Policy

 Our Policy program ensures the preservation of the public lands legacy, freedom, and wildness of the Eastern Sierra for future generations.

Friends of the Inyo’s Important Role

Friends of the Inyo works to engage the people who live, work, and play across Eastern Sierra. We advocate meaningful, science-based, and collaborative conservation for our public lands. Our Policy program ensures the preservation of the public lands legacy, freedom, and wildness of the Eastern Sierra for future generations.

Take Action

Direct Action Team

Join our team of dedicated volunteers who help by writing letters and attending events to speak for the land. Learn how to join the Direct Action Team.

Tell us about your issue

Contact our policy team by emailing policy@friendsoftheinyo.org

Comment Letters

Read our comment letters on Legislation and Management Issues.

Policy Updates

‘Haaland’s mining justice moment’: Must-read opinion piece from Lone Pine Paiute Shoshone Tribal Leader in the 9/2/2021 Inyo Register

By Kathy Bancroft Lone Pine, California, the town where I was born and have lived all my life, sits in the valley by Conglomerate Mesa a mile from Death Valley National Park. I call the place Payahuunadü, meaning “land of flowing water.” The Mesa hosts a vibrant, beautiful and productive ecosystem of rare and unique desert plants, as well as culturally sensitive and archeologically significant artifacts. Returning to the Mesa, I am thrown back to my childhood, gathering pinyon nuts, listening to my relatives share our stories, and performing traditional rituals. Conglomerate Mesa is the traditional homeland of my people,…

A Win for the Sierra Nevada Red Fox

By Jora Fogg, Friends of the Inyo Policy Director Sometime soon, National Forest access and smoke conditions permitting, I will head on a multi-day excursion into the High Sierra backcountry to an area where the elusive and rare Sierra Nevada Red Fox (Vulpes vulpes necator) has been sighted. I’m especially excited because on September 3rd the Sierra Nevada Red Fox will receive protection under the Federal Endangered Species Act. In 2018 the US Fish and Wildlife Service (USFWS) released a Species Status Assessment (SSA) Report for the Sierra Nevada Distinct Population Segment. The SSA team represented USFWS biologists, in consultation…

Action Alert: Comment by Aug. 30th to Protect Conglomerate Mesa from Foreign Drilling!

In their next phase of destructive gold exploration, Canadian company K2 Gold, through its subsidiary Mojave Precious Metals, LLC, is proposing to build 2.6 miles of brand new roads and 1.1 miles of overlanding routes to access 30 different drill sites and drill 120 holes on Conglomerate Mesa. The total impact is estimated to be 12.2 acres, more than 61 times as much as K2 Gold’s previous exploration activities. The Ridgecrest Bureau of Land Management has opened up its 30-day public scoping comment period through August 30th. If you love Conglomerate Mesa and want to protect it, participate now!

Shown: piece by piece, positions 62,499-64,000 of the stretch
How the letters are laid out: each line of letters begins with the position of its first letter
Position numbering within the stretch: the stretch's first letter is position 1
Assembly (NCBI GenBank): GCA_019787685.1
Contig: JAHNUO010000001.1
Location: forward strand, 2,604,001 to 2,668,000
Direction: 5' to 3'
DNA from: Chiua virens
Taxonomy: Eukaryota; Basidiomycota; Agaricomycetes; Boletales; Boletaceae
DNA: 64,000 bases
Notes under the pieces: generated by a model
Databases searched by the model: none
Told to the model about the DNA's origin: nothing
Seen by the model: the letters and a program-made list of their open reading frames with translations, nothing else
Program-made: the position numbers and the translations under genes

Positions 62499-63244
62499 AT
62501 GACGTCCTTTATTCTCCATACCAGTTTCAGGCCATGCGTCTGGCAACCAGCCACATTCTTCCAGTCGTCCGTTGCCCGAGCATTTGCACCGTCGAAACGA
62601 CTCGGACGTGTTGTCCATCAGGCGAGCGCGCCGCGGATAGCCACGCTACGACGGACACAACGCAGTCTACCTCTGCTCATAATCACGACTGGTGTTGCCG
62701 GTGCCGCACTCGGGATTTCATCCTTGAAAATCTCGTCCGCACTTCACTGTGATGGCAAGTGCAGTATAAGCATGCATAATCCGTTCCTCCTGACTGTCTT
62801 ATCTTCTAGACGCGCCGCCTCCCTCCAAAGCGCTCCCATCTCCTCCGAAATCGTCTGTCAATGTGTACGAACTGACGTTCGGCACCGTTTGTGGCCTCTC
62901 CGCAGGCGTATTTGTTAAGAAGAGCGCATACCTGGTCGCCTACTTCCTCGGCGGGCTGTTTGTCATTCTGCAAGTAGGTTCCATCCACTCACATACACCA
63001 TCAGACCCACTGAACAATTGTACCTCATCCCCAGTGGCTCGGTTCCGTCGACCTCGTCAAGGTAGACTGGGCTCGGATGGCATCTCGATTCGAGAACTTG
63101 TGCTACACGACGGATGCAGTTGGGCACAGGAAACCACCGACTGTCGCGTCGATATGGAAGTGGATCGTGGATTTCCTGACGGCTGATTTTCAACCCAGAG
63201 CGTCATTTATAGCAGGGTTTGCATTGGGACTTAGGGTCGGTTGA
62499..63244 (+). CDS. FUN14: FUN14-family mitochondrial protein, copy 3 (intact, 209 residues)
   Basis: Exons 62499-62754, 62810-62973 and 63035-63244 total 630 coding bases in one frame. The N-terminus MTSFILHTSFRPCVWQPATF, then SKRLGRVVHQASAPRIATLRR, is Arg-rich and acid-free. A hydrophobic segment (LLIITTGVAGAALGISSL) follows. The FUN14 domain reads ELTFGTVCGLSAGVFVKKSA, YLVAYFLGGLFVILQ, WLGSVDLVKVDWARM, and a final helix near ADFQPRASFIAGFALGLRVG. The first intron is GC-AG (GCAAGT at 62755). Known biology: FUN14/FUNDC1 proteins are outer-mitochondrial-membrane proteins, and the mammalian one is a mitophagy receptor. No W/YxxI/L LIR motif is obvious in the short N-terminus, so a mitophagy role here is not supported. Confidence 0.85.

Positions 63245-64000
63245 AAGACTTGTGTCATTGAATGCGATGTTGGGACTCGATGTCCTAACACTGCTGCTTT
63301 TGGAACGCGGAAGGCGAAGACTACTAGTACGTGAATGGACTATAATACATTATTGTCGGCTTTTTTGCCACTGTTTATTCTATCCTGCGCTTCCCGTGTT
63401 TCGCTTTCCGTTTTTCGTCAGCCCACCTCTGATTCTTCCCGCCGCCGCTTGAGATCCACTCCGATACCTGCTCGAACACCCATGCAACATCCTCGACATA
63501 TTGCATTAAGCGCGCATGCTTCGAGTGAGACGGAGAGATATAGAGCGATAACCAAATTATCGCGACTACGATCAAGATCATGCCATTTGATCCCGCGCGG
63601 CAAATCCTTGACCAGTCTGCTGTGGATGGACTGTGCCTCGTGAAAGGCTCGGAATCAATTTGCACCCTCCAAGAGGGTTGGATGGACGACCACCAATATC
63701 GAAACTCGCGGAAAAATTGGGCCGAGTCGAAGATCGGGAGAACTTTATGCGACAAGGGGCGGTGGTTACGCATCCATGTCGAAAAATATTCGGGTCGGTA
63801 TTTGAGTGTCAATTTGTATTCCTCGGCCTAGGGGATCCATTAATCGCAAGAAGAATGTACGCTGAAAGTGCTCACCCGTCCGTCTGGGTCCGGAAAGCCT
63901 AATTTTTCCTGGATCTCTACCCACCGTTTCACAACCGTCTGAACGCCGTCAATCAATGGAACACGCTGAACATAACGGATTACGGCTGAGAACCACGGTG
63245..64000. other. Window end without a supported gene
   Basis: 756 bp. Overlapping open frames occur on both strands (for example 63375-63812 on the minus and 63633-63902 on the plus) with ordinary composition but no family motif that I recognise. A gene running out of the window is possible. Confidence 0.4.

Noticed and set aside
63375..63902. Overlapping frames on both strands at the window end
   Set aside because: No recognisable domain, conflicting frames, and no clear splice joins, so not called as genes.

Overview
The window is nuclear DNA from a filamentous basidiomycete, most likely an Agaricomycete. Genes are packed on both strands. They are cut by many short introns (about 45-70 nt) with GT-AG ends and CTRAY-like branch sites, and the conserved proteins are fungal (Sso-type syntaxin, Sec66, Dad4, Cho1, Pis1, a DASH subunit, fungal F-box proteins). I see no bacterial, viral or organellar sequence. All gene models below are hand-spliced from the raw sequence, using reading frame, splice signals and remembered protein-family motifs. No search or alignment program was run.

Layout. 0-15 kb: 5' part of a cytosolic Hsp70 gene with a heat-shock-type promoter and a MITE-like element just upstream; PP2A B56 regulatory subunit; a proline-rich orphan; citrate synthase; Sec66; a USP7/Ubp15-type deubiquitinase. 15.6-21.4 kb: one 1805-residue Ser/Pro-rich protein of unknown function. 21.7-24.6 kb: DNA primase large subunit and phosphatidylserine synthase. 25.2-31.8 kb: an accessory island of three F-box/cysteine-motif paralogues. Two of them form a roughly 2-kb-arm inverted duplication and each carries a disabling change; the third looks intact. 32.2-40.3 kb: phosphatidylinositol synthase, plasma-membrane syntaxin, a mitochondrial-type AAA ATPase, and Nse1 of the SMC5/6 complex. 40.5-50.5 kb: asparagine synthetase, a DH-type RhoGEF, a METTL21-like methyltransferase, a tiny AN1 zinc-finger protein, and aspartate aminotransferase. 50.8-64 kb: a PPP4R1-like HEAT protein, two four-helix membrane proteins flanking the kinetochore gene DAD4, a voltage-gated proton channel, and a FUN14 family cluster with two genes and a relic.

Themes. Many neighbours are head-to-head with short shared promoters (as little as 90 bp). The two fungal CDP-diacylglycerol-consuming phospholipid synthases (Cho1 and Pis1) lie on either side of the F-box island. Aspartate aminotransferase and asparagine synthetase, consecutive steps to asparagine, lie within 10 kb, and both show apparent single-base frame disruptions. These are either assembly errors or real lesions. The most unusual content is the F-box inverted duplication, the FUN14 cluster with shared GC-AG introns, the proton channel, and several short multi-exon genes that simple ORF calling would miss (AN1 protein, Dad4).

Action Alert – DEADLINE EXTENSION: Comment on Two Long Overdue River Management Plans by Aug. 6!

Friends of the Inyo was actively involved in the designation of the Owens River Headwaters (ORHW) and Cottonwood Creek as Wild and Scenic Rivers (WSR) in 2009. We worked for years to Congressionally protect these free-flowing rivers and the water they supply to humans and wildlife. The development of river management plans is a fundamental provision of the National Wild and Scenic Rivers Act; such plans are intended to be completed within three years of designation. Now, after 12 years of inaction, and thanks to litigation, the U.S. Forest Service is finally completing this task. Last year, Resource Assessments were completed for…

Action Alert: Comment by July 23 on Two Long Overdue River Management Plans

Friends of the Inyo was actively involved in the designation of the Owens River Headwaters (ORHW) and Cottonwood Creek as Wild and Scenic Rivers (WSR) in 2009. We worked for years to Congressionally protect these free-flowing rivers and the water they supply to humans and wildlife. The development of river management plans is a fundamental provision of the National Wild and Scenic Rivers Act; such plans are intended to be completed within three years of designation. Now, after 12 years of inaction, and thanks to litigation, the U.S. Forest Service is finally completing this task. Last year, Resource Assessments were completed for…

Comprehensive River Management Plan – Owens River Headwaters and Cottonwood Creek | Coalition Comments

For the Comprehensive River Management Plan (CRMP) to fulfill its protective purpose, it is essential that the plan go beyond a simple recitation of resources and issues and focus on current and future actions that could harm the free-flowing condition, outstandingly remarkable (OR) values, segment classification, and water quality of the protected river. Unfortunately, the draft CRMP for the Owens River Headwaters Wild and Scenic River (WSR) fails this test. In particular, the CRMP and accompanying Resource Assessment fail to provide crucial information about groundwater extraction from aquifers that contribute to the flow of the Owens River Headwaters WSR.